Sunday, May 15, 2016

Book Review: 'Look Me In the Eye' by John Elder Robison

✰✰✰✰ Imagine not being able to make a connection with other people even though you long to. As a young child, author John Elder Robison often played alone even though he wanted to play with other children. Robison’s peculiar behavior caused him to be viewed as an odd misfit or even worse as a social deviant. Things that came so easily to others, like smiling and conversation, were a challenge for Robison.

Misunderstood at school, Robison eventually dropped out. Luckily, he fell in with a group of musicians where his talents with electronics, sound, and special effects were appreciated, and his quirks were overlooked. While the clues to his odd behavior were always there, he went undiagnosed for four decades. Finally receiving his diagnosis of Asperger's explained a lot.

Through engaging stories that include putting his little brother in a five-foot deep hole to traveling with the rock group KISS to raising a child, Robison educates the reader about the autism spectrum.

The Bottom Line: When this book was first published there was very little out there in regards to first person accounts of what it is like to live with autism. Robison’s book brings the autism spectrum into the spotlight and educates readers about the often misunderstood disorder. Robison is a very high functioning Aspergian, who can describe what he has experienced.

While his writing style is a bit robotic and there is some repetition, this book illustrates how the author can understand and relate to machines so well. The author reminds everyone that there are some disabilities you can’t see. Highly recommended reading for schools discussing bullying and accepting differences. This is an interesting look into Asperger’s Syndrome from the point of view of someone who had an awareness of what it's like to be different.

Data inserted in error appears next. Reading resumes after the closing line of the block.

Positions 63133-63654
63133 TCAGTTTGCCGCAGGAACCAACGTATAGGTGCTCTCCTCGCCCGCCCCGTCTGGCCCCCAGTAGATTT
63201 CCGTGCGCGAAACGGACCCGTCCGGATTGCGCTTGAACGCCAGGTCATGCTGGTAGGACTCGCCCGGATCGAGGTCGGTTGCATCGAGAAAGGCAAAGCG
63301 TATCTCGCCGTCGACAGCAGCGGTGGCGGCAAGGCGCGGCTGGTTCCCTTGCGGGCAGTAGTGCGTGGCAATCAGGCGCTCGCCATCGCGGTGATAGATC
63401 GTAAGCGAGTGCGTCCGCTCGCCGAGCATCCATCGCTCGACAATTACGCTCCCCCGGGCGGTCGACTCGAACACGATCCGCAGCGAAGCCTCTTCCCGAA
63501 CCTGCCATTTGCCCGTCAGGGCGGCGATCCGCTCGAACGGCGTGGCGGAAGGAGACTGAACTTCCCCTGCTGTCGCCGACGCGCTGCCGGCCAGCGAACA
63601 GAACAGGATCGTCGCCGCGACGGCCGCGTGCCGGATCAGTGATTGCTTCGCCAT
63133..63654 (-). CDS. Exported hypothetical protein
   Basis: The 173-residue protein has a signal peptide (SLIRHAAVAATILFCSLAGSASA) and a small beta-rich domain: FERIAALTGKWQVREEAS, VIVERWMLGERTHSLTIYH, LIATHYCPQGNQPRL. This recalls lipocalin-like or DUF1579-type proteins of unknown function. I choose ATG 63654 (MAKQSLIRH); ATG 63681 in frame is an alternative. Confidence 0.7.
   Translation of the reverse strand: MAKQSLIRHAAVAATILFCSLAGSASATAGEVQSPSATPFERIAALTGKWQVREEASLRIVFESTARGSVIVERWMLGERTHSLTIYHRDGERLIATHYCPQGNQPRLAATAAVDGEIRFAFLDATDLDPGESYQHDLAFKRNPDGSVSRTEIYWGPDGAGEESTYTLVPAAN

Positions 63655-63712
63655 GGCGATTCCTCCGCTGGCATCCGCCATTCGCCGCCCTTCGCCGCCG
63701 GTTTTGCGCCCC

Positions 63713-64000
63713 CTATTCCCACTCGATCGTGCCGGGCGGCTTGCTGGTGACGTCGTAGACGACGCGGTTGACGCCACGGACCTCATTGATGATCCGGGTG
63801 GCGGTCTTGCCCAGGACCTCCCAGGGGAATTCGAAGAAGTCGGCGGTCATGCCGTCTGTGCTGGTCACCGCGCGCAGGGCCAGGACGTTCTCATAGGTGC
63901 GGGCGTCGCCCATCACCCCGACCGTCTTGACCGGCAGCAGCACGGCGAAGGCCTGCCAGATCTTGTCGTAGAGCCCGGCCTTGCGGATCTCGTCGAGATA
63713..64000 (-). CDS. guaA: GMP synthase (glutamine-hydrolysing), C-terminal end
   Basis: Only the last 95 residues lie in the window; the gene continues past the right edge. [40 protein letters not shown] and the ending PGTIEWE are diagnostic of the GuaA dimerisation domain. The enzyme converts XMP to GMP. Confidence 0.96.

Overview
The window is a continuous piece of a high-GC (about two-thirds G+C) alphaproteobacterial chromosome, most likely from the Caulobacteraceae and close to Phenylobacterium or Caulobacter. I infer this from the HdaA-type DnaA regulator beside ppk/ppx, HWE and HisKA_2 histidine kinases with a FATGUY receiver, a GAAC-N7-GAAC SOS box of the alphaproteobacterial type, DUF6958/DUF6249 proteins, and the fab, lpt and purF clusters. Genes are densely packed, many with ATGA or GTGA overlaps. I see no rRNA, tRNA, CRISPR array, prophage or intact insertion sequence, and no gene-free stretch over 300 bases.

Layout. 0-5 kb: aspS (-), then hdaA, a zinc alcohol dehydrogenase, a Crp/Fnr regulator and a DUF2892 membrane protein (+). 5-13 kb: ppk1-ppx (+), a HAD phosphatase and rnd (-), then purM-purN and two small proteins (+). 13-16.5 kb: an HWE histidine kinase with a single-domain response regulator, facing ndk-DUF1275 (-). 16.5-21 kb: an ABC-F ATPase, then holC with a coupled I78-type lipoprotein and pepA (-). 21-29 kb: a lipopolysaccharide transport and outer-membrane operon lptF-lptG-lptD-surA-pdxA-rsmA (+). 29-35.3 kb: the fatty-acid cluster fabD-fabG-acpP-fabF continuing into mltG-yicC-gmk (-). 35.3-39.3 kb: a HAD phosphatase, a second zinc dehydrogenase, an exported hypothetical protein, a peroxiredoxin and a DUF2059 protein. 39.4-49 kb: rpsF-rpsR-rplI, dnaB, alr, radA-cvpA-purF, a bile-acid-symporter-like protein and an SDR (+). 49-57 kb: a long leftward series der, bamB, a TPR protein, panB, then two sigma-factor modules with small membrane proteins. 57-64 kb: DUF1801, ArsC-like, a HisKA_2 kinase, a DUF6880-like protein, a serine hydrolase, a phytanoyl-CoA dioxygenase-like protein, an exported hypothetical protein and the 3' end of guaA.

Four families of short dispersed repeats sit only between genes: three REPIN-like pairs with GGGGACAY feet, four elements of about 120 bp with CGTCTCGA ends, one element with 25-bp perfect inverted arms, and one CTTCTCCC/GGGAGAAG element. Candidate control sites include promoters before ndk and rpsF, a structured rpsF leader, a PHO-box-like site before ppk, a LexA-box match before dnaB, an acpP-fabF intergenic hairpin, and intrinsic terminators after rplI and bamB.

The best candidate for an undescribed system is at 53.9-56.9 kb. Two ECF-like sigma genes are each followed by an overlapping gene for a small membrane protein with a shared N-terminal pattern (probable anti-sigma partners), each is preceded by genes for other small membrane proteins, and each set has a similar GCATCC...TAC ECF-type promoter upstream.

Book Club Notes: On a scale from 1 being the lowest to 5 being the highest, the group rating averaged about 3.25 stars with a range from 2 to 4.5 stars. While this discussion was very well attended, half the group really enjoyed the book and the other half did not. Everyone was eager to share their thoughts on this book. Some participants simply did not like the author, while others did not like the pranks he pulled. A few were concerned about the language and, thus, would not recommend it to others. One person felt that Robison’s story did not represent autism in general. That being said, we did agree that the author was brave and honest in the telling of his story. Also, we agreed that this book opened a dialogue about what it means to be different. Many of us will be checking out his other books and titles by his younger brother, Augusten Burroughs, as well.

For those concerned about coarse language, check out the paperback edition; the language has been cleaned up for younger readers. Even though there was a wide range of ratings, book clubs looking to discuss bullying, family dynamics, education, and autism will want to check this out. While it is true some of us had to agree to disagree, everyone had something to say about this book. Plus, best of all, we all learned something, which is one of the reasons we enjoy discussing nonfiction.

Check out the reading guide at LitLovers.

Details: Look Me In the Eye: My Life with Asperger’s by John Elder Robison. Paperback published by Broadway Books in 2008. 302 p. ISBN: 978-0-307-39618-1

Wednesday, April 27, 2016

Book Review: 'Over-Scheduled Andrew' written & illustrated by Ashley Spires

✰✰✰✰ Andrew is a very busy little chickadee. He joined the drama club because he loves putting on plays. In order to do better at play rehearsals, Andrew also signs up for debate club, ballet lessons, and karate class. There are so many interesting things to do; Andrew signs up for everything.

Soon Andrew has little time to eat, sleep, or play with his best friend, Edie. When an exhausted Andrew misses out on one of his favorite activities, he must make a choice. How will Andrew turn his life around from over-scheduled to just right? Read the book and find out what Andrew decides to do.

The Bottom Line: School kids today lead very hectic lives. There are so many activities and clubs to join. It's difficult to pick just a few. Kids in grades K – 3 will identify with Andrew's dilemma. This story focuses on the importance of friendship and taking time to unwind. The digitally rendered artwork is crisp and colorful. Great for classroom story hour.